Is there a new need and place for God-talk in Europe? The present volume both confirms this and opens up new questions for discussion. It shows how different traditions of naming and thinking God in Europe draw on various theoretical and philosophical foundations that are in competition with one another in many ways. Due to socio-cultural, historical and political divides between Eastern and Western Europe, these theological traditions often suffer from isolation and mutual misunderstanding. Can the inherent tensions and conflicts be understood more adequately?
While exploring a variety of approaches in Europe on the topic, several authors also ask: How can God be named and thought in Europe, which finds itself in the midst of complex crosscultural and interreligious processes - particularly as immigration increases and peoples of non-Christian faith traditions name and think God in ways that differ from and sometimes conflict with Europe's dominant religion(s) and secular culture? What function and impact will traditional God-talk have in a globalizing Europe as religions such as Islam, Hinduism, and Buddhism move into the foreground?
This volume not only reveals the broad spectrum of its topic but also documents the vivid seeking undertaken by a new generation of European theologians and scholars of religion who openly engage the question of how to live and believe in Europe today, facing complex global challenges.
Norbert HINTERSTEINER: Introduction
Part I - Europe’s God in a Globalizing World Peter BEYER: “God’s in His Heaven . . . Where He Belongs„: Religions, Europe, and Monopolar Transcendence in Global Society
Anne KULL: Speaking of God in the New World Order, Inc.
John D’ARCY MAY: Europe’s God: Liberator or Oppressor? The Postcolonial Mediation of Transcendence
Jacques HAERS S.J.: Thinking about God from the Perspectives of Encounter and Community: A Challenge for European Theology in a Globalized World
Hans-Joachim SANDER: From a European Subject to a Global Verb: God in Terms of Pastoral Relativity
Part II - Geographies of God in Europe François BOUSQUET: Thirty-years’ Worth of Studies and Publications on the Subject of God
András MÁTE-TÓTH: Thinking About God in Central Eastern Europe: Social Experiences and Theological Challenges
Karel SKALICKÝ: Thinking About God Philosophically in Europe Today: A Czech Perspective
László HOLLÓ: Thinking God in National and Religious Conflicts: The Case of Romania
Peter STILWELL: God in Twentieth Century Portuguese Literature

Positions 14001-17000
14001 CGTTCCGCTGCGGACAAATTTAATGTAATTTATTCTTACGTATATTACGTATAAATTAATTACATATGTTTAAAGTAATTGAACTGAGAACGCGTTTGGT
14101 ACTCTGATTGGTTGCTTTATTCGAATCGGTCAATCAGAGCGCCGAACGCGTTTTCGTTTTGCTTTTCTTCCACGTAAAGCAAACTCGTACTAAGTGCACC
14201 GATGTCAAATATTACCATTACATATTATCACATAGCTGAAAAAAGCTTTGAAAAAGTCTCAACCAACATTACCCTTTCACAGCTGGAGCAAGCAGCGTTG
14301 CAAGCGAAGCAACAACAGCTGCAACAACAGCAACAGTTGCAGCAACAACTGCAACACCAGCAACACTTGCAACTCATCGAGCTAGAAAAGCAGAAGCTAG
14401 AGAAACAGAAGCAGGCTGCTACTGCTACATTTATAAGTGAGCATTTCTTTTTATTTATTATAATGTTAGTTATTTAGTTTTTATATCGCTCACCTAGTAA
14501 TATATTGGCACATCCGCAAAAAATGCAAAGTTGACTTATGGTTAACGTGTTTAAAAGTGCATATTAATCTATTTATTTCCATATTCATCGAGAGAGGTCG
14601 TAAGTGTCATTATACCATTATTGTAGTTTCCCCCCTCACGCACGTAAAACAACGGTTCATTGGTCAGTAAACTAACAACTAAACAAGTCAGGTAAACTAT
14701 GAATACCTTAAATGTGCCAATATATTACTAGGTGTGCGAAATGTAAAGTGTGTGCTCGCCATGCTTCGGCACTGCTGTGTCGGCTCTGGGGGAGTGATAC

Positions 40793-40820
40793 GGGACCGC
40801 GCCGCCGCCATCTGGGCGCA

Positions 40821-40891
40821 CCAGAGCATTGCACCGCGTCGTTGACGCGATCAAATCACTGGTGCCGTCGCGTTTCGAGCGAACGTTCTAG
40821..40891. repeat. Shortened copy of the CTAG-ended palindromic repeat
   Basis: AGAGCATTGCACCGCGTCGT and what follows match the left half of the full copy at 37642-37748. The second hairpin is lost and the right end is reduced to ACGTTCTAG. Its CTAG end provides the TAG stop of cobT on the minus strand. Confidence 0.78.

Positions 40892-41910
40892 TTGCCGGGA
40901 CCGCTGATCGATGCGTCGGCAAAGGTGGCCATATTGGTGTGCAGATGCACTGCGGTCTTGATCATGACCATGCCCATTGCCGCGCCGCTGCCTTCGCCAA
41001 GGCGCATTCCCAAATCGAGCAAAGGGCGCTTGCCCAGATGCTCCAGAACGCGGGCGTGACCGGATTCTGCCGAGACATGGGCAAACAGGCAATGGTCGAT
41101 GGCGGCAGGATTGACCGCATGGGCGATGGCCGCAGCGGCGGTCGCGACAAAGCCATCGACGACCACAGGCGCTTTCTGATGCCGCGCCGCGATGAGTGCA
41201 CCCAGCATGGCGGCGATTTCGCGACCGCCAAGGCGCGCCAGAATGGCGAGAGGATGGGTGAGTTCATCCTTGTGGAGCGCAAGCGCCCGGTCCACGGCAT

Part III - Musing on God in Europe Siegfried WIEDENHOFER: Thinking God Between Fundamentalism and Liberalism
Maureen JUNKER-KENNY: Ethics, the Hermeneutics of Memory, and the Concept of God
Amador VEGA ESQUERRA: Mystical and Aesthetic Experiences in Modernity
Georgios D. MARTZELOS: Kataphasis and Apophasis in the Greek Orthodox Patristic Tradition
Vincent HOLZER: Phenomenology and Theology: A Contemporary Exit Strategy from Metaphysics
Georg ESSEN: Ethical Monotheism and Human Freedom: Theological Convergences with the Pluralism of the Modern Age
Ioannis KOUREMBELES: Christian Monotheism: Exclusivity or Openness to Otherness?
George De SCHRIJVER S.J.: Christian Faith in the Post-Modern Context. The Case of Gianni Vattimo
Armin KREINER: Models of Divine Action in the World
Tomasz WĘCŁAWSKI: Thinking God in a Paschal Perspective
Leonhard HELL: Communio – A Problematic Keyword of Contemporary God-talk
Part IV - Europe’s God in Global Dialogue Keith WARD: The Idea of God in Global Theology
Josef WOHLMUTH: Twentieth-Century Jewish Thought as a Challenge to Christian Theology
Ghasem KAKAIE: Ibn Arabi’s God, Eckhart’s God: Philosophers’ God or Religion’s God?
Bettina BÄUMER: Can the Hindu Experience of God Enrich the European Concept of God?
Marcus SCHMÜCKER: Thinking God in South India: The Theistic Vedānta of the Viśişţādvaita School
Aasulv LANDE: Thinking and Naming the Ultimate in Buddhist Theology
Norbert HINTERSTEINER: Intercultural and Interreligious (Un)Translatibility and the Comparative Theology Project
Perry SCHMIDT-LEUKEL: Limits and Prospects of Comparative Theology
Klaus von STOSCH: Comparative Theology as an Alternative to the Theology of Religions
Robert CUMMINGS NEVILLE: The Role of Concepts of God in Crosscultural Comparative Theology
List of Authors